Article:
Apparently, the old underwear trick doesn’t work anymore.
Last year my son confided in me his nervousness about making a speech at his school assembly. I shared the old tip “pretend they’re all wearing just their underwear”. He replied, “Mum, that’s even scarier!”
And he’s probably right!
Public speaking is one of the most terrifying prospects we mortals face.
In my experience, there are just a few essential ingredients to becoming a screaming success on the stage. Here are my top public speaking tips for procurement professionals.
1. Talk about what you love – A lesson I learnt very early in my career was to only talk on topics you really know well, are comfortable with, and – ideally -passionate about.
Let me return to my (then) 8-year-old son’s school assembly presentation. He insisted that his topic was “Piranhaconda” (which, in case you missed it, is the sequel to the much better known “Sharktopus”). Both are B-grade (at best) movies that involve a lot of terribly clichéd, semi-clad, screaming women and tough guys with guns/missiles. Get the picture?
At the risk of being personally embarrassed at his selected topic for this highly competitive, academic audience, I encouraged him to talk about what he loved…(a movie about crazy hybrid animals) and he did a sterling job. Barely referring to his notes, he spoke with passion and was rewarded with a glowing review in the weekly newsletter (phew!).
My point here is, that no matter what your topic, if you talk about something you know and love, you are going to do a much better job. Your audience will be so much more appreciative if they feel passion coming from the podium.
So, spare the time to really think about your topic. Uncover and share where your real enjoyment is generated from. It may not be the technical details of your new eProcurement system or contract management process, but more about how you managed your team, and managed the change.
2. Also talk about the BAD stuff – A stalwart of my inner-circle procurement community is Santos’ CPO, David Henchliffe. He’s always encouraging The Faculty’s Roundtable members to share “when things go wrong”.
The quote “we learn from our mistakes” could not be truer. A mistake shared is a community lesson learnt. Everyone benefits. Sharing your failures also supports your authenticity as a leader. If you can show your vulnerability and humility you become a lot more accessible to people. Plus, let’s face it – nobody’s ever going to believe that your project/learning process was as perfect as some presenter would have us believe.
Tell your audience you overcame adversity – tell them how your number one supporter stabbed you in the back, tell them how your funding floundered, complain about moving goal posts, how your supplier stalled at the gate – your audience will love it! Why? Because (of course) this is their world too!
3. Write it down. That’s right – commit the whole darn thing to paper or screen! Why? Because it’s the only way you can guarantee you have really worked through your thinking. Many years ago, I remember hopping onto the stage with my dot points, confident in my subject matter, only to make a less than optimum impression when I ‘um-ed’ and ‘ah-ed’, circled back on previous points, and then took 200 words to say what I could have said in 20.
Writing out your whole speech gives you the opportunity to really think through your structure and how you want to effectively make your points. You can make your dot points from there and throw all the detail away once you’re clear about your speech.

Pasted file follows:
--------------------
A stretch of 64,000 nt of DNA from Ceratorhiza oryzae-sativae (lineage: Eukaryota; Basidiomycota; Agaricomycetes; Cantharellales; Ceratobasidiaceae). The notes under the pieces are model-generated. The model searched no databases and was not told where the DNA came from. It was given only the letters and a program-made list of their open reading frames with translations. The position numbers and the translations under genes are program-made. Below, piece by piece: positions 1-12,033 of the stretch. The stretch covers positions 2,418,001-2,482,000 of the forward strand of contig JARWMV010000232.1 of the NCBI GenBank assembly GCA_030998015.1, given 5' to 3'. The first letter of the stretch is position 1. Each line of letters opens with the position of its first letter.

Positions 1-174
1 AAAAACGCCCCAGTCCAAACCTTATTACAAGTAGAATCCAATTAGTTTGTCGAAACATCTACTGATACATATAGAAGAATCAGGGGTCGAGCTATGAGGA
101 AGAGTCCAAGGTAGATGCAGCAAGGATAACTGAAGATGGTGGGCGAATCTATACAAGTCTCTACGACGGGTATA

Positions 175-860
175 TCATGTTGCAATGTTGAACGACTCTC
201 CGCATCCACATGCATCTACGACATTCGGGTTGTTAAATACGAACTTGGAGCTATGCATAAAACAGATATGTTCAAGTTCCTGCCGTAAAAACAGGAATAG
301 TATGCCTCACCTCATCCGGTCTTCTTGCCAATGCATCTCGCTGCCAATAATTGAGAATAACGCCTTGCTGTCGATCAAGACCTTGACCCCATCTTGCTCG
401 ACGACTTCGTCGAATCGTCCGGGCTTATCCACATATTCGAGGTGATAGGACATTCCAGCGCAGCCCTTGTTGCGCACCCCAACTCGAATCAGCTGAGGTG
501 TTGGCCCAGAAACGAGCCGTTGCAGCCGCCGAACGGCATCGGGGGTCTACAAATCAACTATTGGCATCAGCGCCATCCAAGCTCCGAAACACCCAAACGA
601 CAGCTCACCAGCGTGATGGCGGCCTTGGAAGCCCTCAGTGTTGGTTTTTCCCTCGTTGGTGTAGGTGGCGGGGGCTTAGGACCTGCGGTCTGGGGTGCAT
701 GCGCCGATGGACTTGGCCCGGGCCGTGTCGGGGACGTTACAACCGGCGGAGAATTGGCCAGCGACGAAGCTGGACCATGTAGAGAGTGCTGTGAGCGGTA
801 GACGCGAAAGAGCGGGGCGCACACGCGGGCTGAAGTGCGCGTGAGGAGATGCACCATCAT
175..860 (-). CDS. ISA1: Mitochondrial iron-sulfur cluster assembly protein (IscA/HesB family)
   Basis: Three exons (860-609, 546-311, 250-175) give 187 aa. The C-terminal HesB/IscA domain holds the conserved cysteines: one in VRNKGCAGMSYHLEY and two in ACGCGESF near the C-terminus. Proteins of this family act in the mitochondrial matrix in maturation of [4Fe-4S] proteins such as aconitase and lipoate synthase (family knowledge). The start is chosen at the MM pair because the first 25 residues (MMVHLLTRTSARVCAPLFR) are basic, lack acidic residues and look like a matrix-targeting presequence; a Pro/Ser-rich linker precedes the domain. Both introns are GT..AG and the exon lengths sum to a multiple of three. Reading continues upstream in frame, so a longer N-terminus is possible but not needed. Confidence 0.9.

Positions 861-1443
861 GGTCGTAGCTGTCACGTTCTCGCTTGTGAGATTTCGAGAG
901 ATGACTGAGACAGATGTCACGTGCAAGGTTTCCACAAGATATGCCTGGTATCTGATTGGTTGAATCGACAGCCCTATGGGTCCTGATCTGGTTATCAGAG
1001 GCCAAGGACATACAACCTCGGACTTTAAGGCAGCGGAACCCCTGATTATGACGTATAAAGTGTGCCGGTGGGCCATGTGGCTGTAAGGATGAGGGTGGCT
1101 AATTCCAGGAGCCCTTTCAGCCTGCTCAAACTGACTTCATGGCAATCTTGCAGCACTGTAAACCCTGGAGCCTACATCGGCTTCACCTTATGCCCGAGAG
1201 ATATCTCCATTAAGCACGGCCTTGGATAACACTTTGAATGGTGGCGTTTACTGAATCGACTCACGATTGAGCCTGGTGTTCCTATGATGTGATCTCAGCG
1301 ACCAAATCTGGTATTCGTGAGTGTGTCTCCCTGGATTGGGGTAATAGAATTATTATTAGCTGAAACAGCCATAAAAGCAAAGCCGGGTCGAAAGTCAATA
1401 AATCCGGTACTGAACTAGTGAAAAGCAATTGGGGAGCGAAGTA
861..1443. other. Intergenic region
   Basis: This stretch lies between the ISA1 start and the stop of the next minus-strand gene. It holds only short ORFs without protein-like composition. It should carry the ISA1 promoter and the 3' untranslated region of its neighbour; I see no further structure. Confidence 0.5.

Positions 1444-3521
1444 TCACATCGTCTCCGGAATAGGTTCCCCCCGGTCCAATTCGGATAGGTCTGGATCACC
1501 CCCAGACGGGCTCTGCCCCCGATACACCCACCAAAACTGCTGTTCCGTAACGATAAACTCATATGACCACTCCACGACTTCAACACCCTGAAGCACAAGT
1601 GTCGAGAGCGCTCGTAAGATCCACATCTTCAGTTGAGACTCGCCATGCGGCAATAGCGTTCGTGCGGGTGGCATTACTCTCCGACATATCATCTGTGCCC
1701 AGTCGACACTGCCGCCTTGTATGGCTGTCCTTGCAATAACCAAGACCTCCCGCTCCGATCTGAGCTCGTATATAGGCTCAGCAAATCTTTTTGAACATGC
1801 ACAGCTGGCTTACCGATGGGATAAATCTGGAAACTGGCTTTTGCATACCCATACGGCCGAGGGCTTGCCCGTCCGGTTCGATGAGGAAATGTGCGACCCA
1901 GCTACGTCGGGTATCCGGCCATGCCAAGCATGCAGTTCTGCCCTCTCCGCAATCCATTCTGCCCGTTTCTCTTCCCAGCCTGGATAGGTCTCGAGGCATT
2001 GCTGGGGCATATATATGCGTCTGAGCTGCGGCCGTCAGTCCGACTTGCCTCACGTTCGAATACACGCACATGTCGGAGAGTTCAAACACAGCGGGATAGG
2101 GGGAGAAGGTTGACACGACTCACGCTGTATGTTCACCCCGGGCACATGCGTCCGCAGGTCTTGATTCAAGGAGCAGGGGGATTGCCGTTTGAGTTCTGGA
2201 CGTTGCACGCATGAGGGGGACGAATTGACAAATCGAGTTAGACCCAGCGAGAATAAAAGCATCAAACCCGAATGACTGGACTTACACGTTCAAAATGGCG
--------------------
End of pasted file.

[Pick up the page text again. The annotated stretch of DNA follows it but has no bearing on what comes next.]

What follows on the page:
Of course, the other MAJOR advantage of committing your thoughts to paper is that you can then fashion it into a blog, post it immediately on the day of your speech (ideally – exclusively on Procurious!), and encourage people who connect with or follow you to read and reflect on your thoughts. In this way, not only are you communicating to those in the audience, but you are also ‘amplifying’ your views through social media. A very nice ROI on your time!
4. Jettison the Jargon – Like you, I have sat through way too many procurement presentations that are strikingly similar in both their content and delivery. If we are going to individually and collectively ‘spice it up’ and enthuse our profession, we need to create a bit of a stir with our language and choice of vocabulary.
Because people stop listening when they hear repetition. You need to keep them listening by using different words and terms that make them think about what you are saying.
5. Make it Visual – Story-telling is now a well-accepted formula for successfully communicating a message. Use it! Kill the PowerPoint – it sends your audience into a semi-comatose state where they are more focussed on the timing of your next slide change, than what you’re actually saying. Use emotive and unusual photographs and infographics (that people can read from the back of the room).
6. Practice, Practice, Practice – I was surprised to read in the book “Talk like Ted” that the best Ted Talkers have rehearsed their speeches up to 200 times. They practise with friends, colleagues, anyone who will listen. And it’s not just about delivery, it’s about fine-tuning the words they use and simplifying them as much as possible to gain clarity. They write and re-write their presentations to ensure they are communicating what they really mean.
7. Make it quick – “Talk like Ted” also insists that speeches should be specifically 18 minutes only! Apparently that’s the magic number for giving your audience enough, but not too much, information! Audiences today are growing more and more used to the sound bite. Leave your audience wanting more, rather than being bored and switching off.
So there it is! Good luck with your next speaking engagement – I look forward to feeling the passion coming from the podium!